But, seriously, apart from the job/business-aspect stresses (which are often hard to overlook), I would indeed claim that there is genuine stress (mostly of a less venal sort) in doing serious mathematical research. Significant scholarship is a prerequisite for not reinventing wheels, and for not thinking that trivial exercises are "research".
Probably the conclusion is that unless the "positive" piquant stress of the confusion of research is sufficiently fun/gratifying, the ugly/bad stress of the business aspect is possibly expensive. But the job/business stresses are universal, apparently, simply manifest in different ways.
First of all, I think it is helpful to separate the stress and anxiety which arises as part of being a mathematician, and that which arises due to being an academic, the latter referring to all the stress surrounding the job, such as publishing, finding a permanent position, grant applications, dealing with students and supervisors and relationships and so on, none of which are unique to being a mathematician.
So I assume you're more interested in the former. You state that
I thought mathematical research should be mostly thinking/ living a life of the mind and thus while involved shouldn't be anxiety-producing...
But surely living a life of the mind, as you put it, opens the doorway to a unique kind of anxiety?
For me the notion of a low stress job is one where I have some concrete task or goal which I am able to carry out successfully each day, one that doesn't involve a great deal of effort, after which I am able go home in the evening and switch off.
Mathematics is anything but this. At a given point in time a researcher will probably have a set of vague goals, problems they want to solve or areas they want to get to know better. They might be in the process of writing up a new result, tidying up the details and watching it develop into something publishable. This is can be quite satisfying. But for the most part progress in mathematics is extremely painful, involving long periods of frustration where you might be going nowhere. This in turn often leads you to doubt not only your methods and approach but sometimes even your own ability and value as a mathematician. Moreover it is rarely easy to switch off. I often find myself 'relaxing' with family or friends, when in reality the whole time I'm unable to ignore the research problem which is persistently gnawing away at me.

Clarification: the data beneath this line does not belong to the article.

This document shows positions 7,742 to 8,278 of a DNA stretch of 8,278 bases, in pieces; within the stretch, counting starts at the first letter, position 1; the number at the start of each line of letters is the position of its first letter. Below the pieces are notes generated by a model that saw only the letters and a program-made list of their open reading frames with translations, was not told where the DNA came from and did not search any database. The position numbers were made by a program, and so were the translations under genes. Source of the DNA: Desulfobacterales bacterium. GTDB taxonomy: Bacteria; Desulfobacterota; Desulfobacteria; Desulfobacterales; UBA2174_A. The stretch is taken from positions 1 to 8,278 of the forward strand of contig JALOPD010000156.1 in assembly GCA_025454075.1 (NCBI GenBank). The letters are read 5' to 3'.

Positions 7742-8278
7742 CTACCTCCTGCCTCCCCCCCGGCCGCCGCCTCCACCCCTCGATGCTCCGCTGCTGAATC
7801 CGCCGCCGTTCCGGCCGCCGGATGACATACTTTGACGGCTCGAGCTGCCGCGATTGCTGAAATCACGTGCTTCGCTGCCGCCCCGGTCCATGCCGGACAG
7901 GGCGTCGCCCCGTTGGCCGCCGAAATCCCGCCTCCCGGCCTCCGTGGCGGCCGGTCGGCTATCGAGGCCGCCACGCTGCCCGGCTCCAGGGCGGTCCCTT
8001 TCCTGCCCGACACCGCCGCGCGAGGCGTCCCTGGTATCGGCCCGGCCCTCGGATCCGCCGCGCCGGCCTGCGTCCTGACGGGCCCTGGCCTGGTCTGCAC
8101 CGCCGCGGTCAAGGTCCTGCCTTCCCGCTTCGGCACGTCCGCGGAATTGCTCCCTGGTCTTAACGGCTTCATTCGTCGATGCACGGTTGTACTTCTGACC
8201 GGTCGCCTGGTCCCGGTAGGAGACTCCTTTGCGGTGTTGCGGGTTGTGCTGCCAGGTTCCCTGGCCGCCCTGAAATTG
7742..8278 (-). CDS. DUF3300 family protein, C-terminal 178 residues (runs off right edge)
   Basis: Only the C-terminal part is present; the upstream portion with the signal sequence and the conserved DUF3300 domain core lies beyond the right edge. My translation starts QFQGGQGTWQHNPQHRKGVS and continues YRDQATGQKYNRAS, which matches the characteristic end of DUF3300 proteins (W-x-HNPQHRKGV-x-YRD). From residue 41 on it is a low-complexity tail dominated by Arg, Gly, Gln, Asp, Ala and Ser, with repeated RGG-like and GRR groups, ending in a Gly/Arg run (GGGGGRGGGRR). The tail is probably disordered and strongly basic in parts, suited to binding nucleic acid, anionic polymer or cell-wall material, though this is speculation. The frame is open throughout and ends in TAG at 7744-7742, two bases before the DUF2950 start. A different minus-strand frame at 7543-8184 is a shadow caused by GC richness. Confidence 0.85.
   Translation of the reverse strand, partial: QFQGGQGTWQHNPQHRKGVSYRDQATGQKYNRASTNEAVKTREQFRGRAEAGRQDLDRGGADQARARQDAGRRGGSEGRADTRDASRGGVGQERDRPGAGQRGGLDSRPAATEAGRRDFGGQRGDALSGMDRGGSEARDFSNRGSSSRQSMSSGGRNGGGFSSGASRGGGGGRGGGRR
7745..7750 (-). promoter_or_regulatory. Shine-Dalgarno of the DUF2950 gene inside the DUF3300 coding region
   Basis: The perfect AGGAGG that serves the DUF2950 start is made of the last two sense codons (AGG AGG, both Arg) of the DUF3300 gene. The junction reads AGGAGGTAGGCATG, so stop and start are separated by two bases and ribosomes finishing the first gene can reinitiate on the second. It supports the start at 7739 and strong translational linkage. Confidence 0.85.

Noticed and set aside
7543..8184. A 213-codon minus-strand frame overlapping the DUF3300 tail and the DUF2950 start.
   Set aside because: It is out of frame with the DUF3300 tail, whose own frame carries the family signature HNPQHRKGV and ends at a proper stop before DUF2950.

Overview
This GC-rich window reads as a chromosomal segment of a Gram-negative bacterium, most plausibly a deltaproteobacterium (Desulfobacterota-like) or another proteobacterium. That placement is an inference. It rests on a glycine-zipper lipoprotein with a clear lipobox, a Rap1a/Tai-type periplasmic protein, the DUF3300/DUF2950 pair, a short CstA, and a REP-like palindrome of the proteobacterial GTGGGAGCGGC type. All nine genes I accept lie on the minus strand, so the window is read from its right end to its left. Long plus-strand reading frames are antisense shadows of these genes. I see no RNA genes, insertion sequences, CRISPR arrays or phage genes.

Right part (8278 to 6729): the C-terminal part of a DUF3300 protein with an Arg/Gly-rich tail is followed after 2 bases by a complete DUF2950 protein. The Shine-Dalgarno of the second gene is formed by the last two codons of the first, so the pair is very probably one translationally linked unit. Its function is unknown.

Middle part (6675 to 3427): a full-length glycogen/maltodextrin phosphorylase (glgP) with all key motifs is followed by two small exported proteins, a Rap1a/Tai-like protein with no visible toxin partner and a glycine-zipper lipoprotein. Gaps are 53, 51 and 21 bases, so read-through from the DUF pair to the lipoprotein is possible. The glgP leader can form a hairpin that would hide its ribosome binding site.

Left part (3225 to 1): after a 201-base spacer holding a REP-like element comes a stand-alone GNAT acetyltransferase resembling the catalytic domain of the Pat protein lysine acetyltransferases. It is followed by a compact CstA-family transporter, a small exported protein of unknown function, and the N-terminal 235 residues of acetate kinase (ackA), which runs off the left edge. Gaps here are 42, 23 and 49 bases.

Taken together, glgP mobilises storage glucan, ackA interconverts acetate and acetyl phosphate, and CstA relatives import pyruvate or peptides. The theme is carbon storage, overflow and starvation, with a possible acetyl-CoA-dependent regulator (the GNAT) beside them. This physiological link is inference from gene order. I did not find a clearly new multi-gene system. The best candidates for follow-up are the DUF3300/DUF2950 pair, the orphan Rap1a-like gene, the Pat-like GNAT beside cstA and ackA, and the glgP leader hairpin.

Don't get me wrong, I love my profession and I wouldn't change it for the world. But like any creative pursuit it sucks you in, and while there are brief moments where you see something and feel elated, there is a lot of time where you're banging your head against a wall day after day.
Of course, anyone working in a vaguely scientific subject might have broadly similar experiences. But I think that these experiences are particularly acute the more towards the theoretical end of the spectrum you get, and maths is right there at the apex. When you're stuck there's typically little input from the real world to help you, no experiments you can run to test your approach, and once you're past graduate level often only a handful of people in the world who even understand your work.
As a result, it can feel like you're living alone in a big dark room with no idea where the light switch is, all the time worrying that actually there might not be a light switch after all, and that maybe you walked into the wrong room in the first place! So we have our fair share of stress and anxiety in mathematics. But to avoid slipping into self-pity as well I think I'll stop here!
All people, everywhere, need food, clothing, and shelter. 99% of us or more gain those things by working. Work is guaranteed to cause stress at some point in your career, regardless of the career.
I've spent my entire life trying to avoid stress, without success. It's a stupid endeavor considering the fact that I'm an engineer that works in a production environment. Bean-counters are ALWAYS watching my productivity. It brings back memories of when I used to think that the practical application of science and math would be a utopian existence. LOL! I personally don't know of any engineer who would choose to do it again.
Here is a list of supposedly low-stress, high-paying jobs. I believe very little of it.